Thursday, 25 November 2021
Ceisteanna Eile - Other Questions
Medical Aids and Appliances
10. To ask the Minister for Employment Affairs and Social Protection her plans to introduce supports for persons who experience hair loss due to alopecia, cancer treatment or other similar illnesses. [57539/21]
I would like to ask the Minister about her Department's plans to introduce support for people who experience hair loss due to alopecia, illness or cancer treatment. Hair loss can be an extremely traumatic side-effect of illness or treatment and I would welcome any move to support those suffering from hair loss as a result of illness.
I thank Deputy Higgins for raising this issue. The treatment benefit scheme is available to insured workers, the self-employed and retired people who have the required number of PRSI contributions. It is also available to their dependent spouse or partner, if applicable. Those who are eligible can avail of dental, optical and hearing services under the scheme. As part of budget 2022, I announced an expansion of the range of services provided under the treatment benefit scheme to provide for a new grant towards the cost of wigs and hairpieces for people who suffer from hair loss due to disease.
Hair loss is a common issue that can be caused by a variety of medical conditions, including autoimmune diseases, such as alopecia, or systemic conditions like cancer. I recognise the physical impact, but also the psychological impact, that sudden hair loss can have on a person’s life and I hope the new grant I am introducing will contribute to improving the quality of life of those who need it.
Under the new scheme, a grant of up to €500 will be available once every calendar year to support people to purchase a wig or hairpiece. The grant will be available from the end of May 2022. The grant will only be available for hair loss in respect of a disease and not due to aging or other natural causes. It will be subject to the normal conditions of the treatment benefit scheme in terms of the required number of PRSI contributions. Legislative provisions for this measure will be set out in the social welfare Bill 2021, which will be published and brought through the Houses of the Oireachtas in the coming weeks.
I thank the Minister. That is welcome news. I welcome the extension of the treatment benefit scheme to cover grants towards things like wigs and hairpieces. It is good news for people who suffer from alopecia or who have experienced hair loss due to cancer treatment. Some people might think it is a trivial issue, but many men and women take pride in and confidence from their hair. As is said in adverts, people's hair is often their crown. When that is taken away, whether it involves hair falling out or having to be shaved, that can add further to the trauma people are experiencing through illness.
Providing a grant that would cover half or a third of the cost of wigs will be hugely beneficial, given that many wigs cost between €1,000 and €1,500. As the Minister said, it will improve people's quality of life. I am particularly pleased to hear the Minister say it will be an annual grant that can be drawn down once a year. Obviously, wigs have to be replaced quite regularly. When the Minister said that the payment will be available from May, does that mean May of next year onwards? Will it apply to any wigs purchased next year?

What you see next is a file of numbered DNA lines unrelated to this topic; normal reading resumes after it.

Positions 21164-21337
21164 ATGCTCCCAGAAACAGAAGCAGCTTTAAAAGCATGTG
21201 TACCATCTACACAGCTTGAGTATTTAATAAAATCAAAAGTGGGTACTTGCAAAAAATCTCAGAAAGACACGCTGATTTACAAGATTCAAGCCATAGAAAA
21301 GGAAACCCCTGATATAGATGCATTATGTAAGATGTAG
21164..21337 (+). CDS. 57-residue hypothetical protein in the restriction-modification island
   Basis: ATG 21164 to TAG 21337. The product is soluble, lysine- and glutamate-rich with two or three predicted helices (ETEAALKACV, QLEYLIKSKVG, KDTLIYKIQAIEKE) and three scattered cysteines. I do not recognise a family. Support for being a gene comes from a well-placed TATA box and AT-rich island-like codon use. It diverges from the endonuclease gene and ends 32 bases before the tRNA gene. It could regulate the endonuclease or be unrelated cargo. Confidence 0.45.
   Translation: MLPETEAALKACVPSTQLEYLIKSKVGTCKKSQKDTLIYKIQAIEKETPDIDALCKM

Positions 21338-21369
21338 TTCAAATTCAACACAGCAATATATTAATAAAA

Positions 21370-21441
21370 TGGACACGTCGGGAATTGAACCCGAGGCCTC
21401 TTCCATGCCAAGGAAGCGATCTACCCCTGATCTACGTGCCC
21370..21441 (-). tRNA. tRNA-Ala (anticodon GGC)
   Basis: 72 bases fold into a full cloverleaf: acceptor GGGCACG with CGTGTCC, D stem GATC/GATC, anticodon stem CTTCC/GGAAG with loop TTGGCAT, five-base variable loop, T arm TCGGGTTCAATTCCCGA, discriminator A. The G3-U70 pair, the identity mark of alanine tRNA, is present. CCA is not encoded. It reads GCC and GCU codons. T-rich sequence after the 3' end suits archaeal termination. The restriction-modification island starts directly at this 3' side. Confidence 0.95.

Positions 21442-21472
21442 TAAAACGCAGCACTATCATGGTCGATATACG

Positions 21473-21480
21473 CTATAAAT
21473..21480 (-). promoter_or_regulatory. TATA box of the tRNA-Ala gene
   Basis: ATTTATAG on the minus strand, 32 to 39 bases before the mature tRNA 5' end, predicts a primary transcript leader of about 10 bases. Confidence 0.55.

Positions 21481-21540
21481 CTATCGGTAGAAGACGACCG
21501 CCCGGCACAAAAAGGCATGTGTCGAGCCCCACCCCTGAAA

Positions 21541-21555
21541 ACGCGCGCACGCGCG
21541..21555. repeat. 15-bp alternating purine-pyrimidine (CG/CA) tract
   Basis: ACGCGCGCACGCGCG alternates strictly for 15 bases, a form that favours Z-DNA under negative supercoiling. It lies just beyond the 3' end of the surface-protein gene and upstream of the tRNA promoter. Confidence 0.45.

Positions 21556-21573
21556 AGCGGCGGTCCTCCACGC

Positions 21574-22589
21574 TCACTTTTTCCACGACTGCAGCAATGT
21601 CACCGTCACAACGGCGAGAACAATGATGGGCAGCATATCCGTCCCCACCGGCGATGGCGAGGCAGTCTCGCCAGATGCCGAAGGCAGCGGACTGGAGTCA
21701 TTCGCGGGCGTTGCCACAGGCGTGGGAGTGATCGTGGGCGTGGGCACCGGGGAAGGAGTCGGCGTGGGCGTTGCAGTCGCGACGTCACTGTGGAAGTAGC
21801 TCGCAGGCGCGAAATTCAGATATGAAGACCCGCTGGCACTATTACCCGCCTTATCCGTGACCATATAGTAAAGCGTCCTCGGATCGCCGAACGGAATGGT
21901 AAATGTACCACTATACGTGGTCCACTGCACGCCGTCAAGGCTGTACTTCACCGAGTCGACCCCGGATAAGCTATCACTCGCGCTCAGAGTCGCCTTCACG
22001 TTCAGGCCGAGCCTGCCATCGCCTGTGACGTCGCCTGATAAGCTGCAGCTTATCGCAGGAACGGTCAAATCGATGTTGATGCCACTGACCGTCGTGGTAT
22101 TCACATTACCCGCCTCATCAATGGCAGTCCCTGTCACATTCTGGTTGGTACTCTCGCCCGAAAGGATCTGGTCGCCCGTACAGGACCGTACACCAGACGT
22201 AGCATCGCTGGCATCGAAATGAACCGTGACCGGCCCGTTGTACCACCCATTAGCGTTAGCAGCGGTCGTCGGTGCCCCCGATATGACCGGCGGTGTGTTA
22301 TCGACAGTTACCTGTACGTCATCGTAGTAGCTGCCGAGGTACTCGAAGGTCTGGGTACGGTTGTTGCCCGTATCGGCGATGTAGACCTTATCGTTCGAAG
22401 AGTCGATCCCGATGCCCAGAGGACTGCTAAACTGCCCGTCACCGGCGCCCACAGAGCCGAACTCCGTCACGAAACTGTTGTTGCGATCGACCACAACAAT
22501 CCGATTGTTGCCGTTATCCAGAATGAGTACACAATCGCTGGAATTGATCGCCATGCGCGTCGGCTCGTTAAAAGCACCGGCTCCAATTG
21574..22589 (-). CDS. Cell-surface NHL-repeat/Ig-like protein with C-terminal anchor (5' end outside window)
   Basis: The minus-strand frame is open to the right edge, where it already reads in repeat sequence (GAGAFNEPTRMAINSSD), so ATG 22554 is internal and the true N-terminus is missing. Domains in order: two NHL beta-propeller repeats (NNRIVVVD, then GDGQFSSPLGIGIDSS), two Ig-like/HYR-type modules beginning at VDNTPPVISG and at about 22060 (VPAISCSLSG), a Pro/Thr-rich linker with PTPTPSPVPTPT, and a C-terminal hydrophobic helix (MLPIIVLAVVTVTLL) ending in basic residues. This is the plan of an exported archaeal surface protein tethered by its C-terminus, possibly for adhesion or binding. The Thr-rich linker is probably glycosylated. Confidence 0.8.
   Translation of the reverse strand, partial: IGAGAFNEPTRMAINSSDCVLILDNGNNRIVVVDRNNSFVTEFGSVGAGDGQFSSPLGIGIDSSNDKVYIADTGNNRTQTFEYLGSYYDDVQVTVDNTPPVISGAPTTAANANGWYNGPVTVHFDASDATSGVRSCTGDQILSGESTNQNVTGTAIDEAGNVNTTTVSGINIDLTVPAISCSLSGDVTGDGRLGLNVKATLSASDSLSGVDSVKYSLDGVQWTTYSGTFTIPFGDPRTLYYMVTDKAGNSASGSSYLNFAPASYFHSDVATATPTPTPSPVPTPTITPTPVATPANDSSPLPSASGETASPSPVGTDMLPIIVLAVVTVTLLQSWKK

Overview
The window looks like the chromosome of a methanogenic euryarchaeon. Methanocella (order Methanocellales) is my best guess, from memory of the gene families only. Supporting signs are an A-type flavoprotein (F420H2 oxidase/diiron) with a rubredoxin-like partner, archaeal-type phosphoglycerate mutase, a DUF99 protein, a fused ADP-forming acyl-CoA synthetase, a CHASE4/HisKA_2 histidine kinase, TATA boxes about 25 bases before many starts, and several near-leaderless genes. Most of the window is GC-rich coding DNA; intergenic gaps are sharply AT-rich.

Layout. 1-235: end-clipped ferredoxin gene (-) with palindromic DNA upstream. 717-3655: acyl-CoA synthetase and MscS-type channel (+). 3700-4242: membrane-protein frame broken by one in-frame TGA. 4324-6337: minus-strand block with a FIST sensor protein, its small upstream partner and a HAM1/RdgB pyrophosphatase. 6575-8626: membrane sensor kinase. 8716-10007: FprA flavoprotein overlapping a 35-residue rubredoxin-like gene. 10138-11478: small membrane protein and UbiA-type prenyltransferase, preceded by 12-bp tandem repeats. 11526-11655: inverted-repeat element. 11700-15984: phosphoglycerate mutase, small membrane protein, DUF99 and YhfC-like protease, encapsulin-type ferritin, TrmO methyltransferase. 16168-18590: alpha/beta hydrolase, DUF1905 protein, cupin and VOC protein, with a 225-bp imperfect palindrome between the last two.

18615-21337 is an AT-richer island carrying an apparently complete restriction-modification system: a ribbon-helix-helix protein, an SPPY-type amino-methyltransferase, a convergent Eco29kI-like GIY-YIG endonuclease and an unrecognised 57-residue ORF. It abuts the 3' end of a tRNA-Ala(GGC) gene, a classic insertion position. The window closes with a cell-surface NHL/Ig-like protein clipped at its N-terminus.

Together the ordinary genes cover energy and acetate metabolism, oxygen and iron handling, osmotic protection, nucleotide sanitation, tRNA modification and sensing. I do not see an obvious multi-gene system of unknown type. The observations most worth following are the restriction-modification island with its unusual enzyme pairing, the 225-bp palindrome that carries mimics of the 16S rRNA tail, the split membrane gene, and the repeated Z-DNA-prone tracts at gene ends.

As I said, this is an issue that has been raised with me. It is something that is particularly hard for women. Some people who lose their hair due to chemotherapy may be able to get support for the cost of a wig if they have a medical card. People with alopecia have no automatic entitlement to a medical card. Alopecia can often be a lifelong condition and at present there is no support to help people. I wanted to change that.
Some of these wigs are, as the Deputy said, very expensive, in particular if people are wearing them every day while going to work. It is important that we support the people who need them because alopecia is something that can affect people of all ages right across the board. Hair loss can sometimes be taboo to talk about and women sometimes feel they have to hide it or cannot talk about it. It is not just physical; it can have significant consequences for a person's confidence and mental health.
I thank the Minister. I fully agree with everything she said. It is a huge mark of her respect for people to put this on the Government's agenda. I would like to raise the scope of eligibility for the grant. I would welcome the grant being extended to those who suffer hair loss due not just to physical but also mental illness. I am thinking, in particular, of anorexia which, unfortunately, is quite prevalent in Ireland. A lack of nutrients can lead to hair loss. I would support the grant being extended to those who suffer hair loss for reasons other than those outlined. I hope that might be something the Minister may consider.
I acknowledge the great work carried out by the volunteers in Alopecia Ireland. This is something they have called for, in particular, for people in alopecia. They do much good work to support people. Some people may decide, for whatever reason, that they do not want or need a wig. For those who need one, I want to help them. That is what the grant is about. It is a support for working people. Those who do not qualify for a medical card will have to have the necessary PRSI contributions in order to qualify.
The Deputy mentioned people who have anorexia. It is something I will consider. I do not know to what extent people with anorexia may qualify for a medical card. This is an important measure.
It is a signal that the Government, particularly the Department of Social Protection, is here to help and support people at difficult times in their lives.